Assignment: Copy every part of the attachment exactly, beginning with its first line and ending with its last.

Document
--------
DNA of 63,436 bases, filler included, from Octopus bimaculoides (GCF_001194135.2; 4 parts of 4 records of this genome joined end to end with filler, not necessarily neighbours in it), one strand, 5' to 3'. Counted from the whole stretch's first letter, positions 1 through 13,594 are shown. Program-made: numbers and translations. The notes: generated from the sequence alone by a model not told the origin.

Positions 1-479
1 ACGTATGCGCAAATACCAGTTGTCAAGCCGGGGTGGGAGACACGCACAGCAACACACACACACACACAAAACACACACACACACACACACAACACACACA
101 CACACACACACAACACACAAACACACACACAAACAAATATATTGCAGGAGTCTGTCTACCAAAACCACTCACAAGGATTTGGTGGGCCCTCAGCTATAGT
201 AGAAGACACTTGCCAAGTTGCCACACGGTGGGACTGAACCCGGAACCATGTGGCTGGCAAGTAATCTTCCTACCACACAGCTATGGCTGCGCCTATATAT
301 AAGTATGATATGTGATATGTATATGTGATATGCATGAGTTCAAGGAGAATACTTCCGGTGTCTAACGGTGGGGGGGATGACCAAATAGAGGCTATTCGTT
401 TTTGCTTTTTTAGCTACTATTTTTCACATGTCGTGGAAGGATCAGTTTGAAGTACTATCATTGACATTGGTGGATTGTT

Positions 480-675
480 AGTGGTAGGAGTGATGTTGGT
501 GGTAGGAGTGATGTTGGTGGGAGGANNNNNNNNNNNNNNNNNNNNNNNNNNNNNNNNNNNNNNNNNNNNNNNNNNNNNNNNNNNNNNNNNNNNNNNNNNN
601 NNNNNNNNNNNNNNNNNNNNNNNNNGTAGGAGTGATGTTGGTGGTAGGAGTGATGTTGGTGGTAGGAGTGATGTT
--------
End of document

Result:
DNA of 63,436 bases, filler included, from Octopus bimaculoides (GCF_001194135.2; 4 parts of 4 records of this genome joined end to end with filler, not necessarily neighbours in it), one strand, 5' to 3'. Counted from the whole stretch's first letter, positions 1 through 13,594 are shown. Program-made: numbers and translations. The notes: generated from the sequence alone by a model not told the origin.

Positions 1-479
1 ACGTATGCGCAAATACCAGTTGTCAAGCCGGGGTGGGAGACACGCACAGCAACACACACACACACACAAAACACACACACACACACACACAACACACACA
101 CACACACACACAACACACAAACACACACACAAACAAATATATTGCAGGAGTCTGTCTACCAAAACCACTCACAAGGATTTGGTGGGCCCTCAGCTATAGT
201 AGAAGACACTTGCCAAGTTGCCACACGGTGGGACTGAACCCGGAACCATGTGGCTGGCAAGTAATCTTCCTACCACACAGCTATGGCTGCGCCTATATAT
301 AAGTATGATATGTGATATGTATATGTGATATGCATGAGTTCAAGGAGAATACTTCCGGTGTCTAACGGTGGGGGGGATGACCAAATAGAGGCTATTCGTT
401 TTTGCTTTTTTAGCTACTATTTTTCACATGTCGTGGAAGGATCAGTTTGAAGTACTATCATTGACATTGGTGGATTGTT

Positions 480-675
480 AGTGGTAGGAGTGATGTTGGT
501 GGTAGGAGTGATGTTGGTGGGAGGANNNNNNNNNNNNNNNNNNNNNNNNNNNNNNNNNNNNNNNNNNNNNNNNNNNNNNNNNNNNNNNNNNNNNNNNNNN
601 NNNNNNNNNNNNNNNNNNNNNNNNNGTAGGAGTGATGTTGGTGGTAGGAGTGATGTTGGTGGTAGGAGTGATGTT